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By Laura Beans
After releasing the report Turn Down the Heat: Climate Extremes, Regional Impacts, and the Case for Resilience last month, the World Bank called for bold action from countries worldwide to adopt strict regulations and aggressive targets to cut greenhouse gas emissions in order to avoid serious increases in global temperature.
Following the report, the World Bank President, Dr. Jim Yong Kim, pledged that the bank would step up its climate efforts as it looks at its own business through a “climate lens.”
Despite a few efforts to embrace and promote renewable energy, in the past five years, the World Bank Group financed fossil fuels in loans and contributions by a total of US $18 billion—nearly half of its energy lending.
On Tuesday, the World Bank announced its support for universal access to "reliable modern energy" and that it would limit the financing of coal-fired power plants to "rare circumstances" in an effort to address climate change concerns.
But, a recent article from Oil Change International (OCI) begs to differ. OCI says the increased emphasis on natural gas and large hydropower as a substitute for coal is likely to undermine the stated objective of increasing energy access for the poor—though a welcome ambition, less than 10 percent of the World Bank Group's energy projects from 2008 to 2012 increased energy access for undeveloped countries.
With the priority of increasing energy access worldwide, the decisions that will be made on the financing of future projects will be telling.
The Bank's strategy is clear about its intent to increase funding for natural gas production and large-scale hydropower generation, writes Elizabeth Bast of OCI. This would commit the Bank to a continued course of large, centralized power projects that are not going to solve the climate crisis, nor are they likely to be effective in supporting energy access for the poor, as large-scale fossil fuel and hydroelectric dam projects are not the answer for energy poverty, as electricity from these installations rarely reaches the poor.
Tackling climate change will take much more than a divestment from coal powered operations. Late last year, the International Energy Agency reported that two-thirds of all proven fossil fuel reserves must stay in the ground if the world is serious about avoiding dangerous climate change, red-flagging a dire need to invest in renewable energy sources.
“Although this is a critical step forward, we would like to see the World Bank go further," said Jennifer Morgan, director of the climate and energy program at the World Resources Institute. "Evaluations of the economic, social and environmental impacts of all projects should take into account the full range of long-term risks and uncertainties, including the cost of greenhouse gas emissions, water availability and other impacts."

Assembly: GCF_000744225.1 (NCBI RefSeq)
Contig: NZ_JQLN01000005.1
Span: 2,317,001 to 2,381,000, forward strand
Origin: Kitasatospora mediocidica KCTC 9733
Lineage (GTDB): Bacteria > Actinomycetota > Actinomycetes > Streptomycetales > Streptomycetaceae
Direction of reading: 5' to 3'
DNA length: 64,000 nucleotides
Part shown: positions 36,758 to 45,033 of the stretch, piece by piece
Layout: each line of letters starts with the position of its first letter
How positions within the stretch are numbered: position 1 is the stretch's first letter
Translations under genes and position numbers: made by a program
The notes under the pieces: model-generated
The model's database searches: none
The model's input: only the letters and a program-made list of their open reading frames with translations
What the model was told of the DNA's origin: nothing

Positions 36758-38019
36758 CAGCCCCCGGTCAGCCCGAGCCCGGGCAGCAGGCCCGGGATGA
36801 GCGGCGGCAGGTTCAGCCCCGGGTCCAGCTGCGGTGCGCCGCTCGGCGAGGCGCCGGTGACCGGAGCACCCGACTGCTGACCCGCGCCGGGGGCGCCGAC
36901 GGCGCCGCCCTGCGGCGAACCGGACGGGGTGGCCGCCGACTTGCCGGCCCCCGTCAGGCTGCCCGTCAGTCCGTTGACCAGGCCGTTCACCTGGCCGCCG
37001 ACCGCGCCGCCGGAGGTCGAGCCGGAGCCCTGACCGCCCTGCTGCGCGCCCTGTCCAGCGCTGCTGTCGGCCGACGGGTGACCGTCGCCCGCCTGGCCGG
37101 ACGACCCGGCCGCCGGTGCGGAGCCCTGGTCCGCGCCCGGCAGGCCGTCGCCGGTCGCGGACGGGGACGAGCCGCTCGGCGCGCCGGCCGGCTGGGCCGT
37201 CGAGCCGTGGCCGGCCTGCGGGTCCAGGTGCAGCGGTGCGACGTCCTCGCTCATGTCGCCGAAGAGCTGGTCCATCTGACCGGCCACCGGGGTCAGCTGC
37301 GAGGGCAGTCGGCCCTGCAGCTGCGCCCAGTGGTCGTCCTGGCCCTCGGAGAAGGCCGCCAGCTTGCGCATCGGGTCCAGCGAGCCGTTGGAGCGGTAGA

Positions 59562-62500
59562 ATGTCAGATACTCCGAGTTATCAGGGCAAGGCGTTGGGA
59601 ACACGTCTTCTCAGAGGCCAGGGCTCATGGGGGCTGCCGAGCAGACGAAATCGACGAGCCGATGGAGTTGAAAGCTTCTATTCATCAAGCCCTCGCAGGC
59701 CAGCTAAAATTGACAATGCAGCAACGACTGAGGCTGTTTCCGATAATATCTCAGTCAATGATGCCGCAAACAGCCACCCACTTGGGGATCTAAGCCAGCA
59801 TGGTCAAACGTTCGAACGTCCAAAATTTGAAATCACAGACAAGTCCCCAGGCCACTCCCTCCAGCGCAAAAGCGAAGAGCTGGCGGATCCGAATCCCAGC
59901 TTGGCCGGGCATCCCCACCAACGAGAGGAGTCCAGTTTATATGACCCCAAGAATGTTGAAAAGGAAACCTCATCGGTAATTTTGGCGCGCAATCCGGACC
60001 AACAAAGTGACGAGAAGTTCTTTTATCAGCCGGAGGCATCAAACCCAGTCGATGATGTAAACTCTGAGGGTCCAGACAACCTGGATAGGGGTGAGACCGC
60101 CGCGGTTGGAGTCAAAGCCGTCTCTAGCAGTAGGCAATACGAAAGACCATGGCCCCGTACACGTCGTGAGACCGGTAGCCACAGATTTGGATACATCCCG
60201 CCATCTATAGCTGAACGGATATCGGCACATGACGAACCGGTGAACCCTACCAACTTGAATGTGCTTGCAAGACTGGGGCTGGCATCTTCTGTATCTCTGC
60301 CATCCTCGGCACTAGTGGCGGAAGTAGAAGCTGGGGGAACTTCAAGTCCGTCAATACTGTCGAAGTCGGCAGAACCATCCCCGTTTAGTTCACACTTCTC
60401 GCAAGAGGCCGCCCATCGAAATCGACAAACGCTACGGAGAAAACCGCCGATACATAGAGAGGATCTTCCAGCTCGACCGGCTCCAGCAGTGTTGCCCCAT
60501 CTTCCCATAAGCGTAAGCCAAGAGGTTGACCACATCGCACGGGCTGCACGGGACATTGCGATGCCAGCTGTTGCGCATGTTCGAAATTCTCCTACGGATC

"In addition, the Bank should set itself ambitious goals on the amount of clean energy and energy efficiency financing it provides to demonstrate the viability of these investments," Morgan concluded.
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By Emily Deanne
Shower shoes? Check. Extra-long sheets? Yep. Energy efficiency checklist? No worries — we've got you covered there. If you're one of the nation's 12.1 million full-time undergraduate college students, you no doubt have a lot to keep in mind as you head off to school. If you're reading this, climate change is probably one of them, and with one-third of students choosing to live on campus, dorm life can have a big impact on the health of our planet. In fact, the annual energy use of one typical dormitory room can generate as much greenhouse gas pollution as the tailpipe emissions of a car driven more than 156,000 miles.
By Lorraine Chow
Kokia drynarioides is a small but significant flowering tree endemic to Hawaii's dry forests. Native Hawaiians used its large, scarlet flowers to make lei. Its sap was used as dye for ropes and nets. Its bark was used medicinally to treat thrush.
States that invest heavily in renewable energy will generate billions of dollars in health benefits in the next decade instead of spending billions to take care of people getting sick from air pollution caused by burning fossil fuels, according to a new study from MIT and reported on by The Verge.
Hawaii's Kilauea volcano could be gearing up for an eruption after a pond of water was discovered inside its summit crater for the first time in recorded history, according to the AP.
By Kristin Ohlson
From where I stand inside the South Dakota cornfield I was visiting with entomologist and former USDA scientist Jonathan Lundgren, all the human-inflicted traumas to Earth seem far away. It isn't just that the corn is as high as an elephant's eye — are people singing that song again? — but that the field burgeons and buzzes and chirps with all sorts of other life, too.
Humanity faced its hottest month in at least 140 years in July, the US National Oceanic and Atmospheric Administration (NOAA) said on Thursday. The finding confirms similar analysis provided by its EU counterparts.
By Hans Nicholas Jong
Indonesia's president has made permanent a temporary moratorium on forest-clearing permits for plantations and logging.
It's a policy the government says has proven effective in curtailing deforestation, but whose apparent gains have been criticized by environmental activists as mere "propaganda."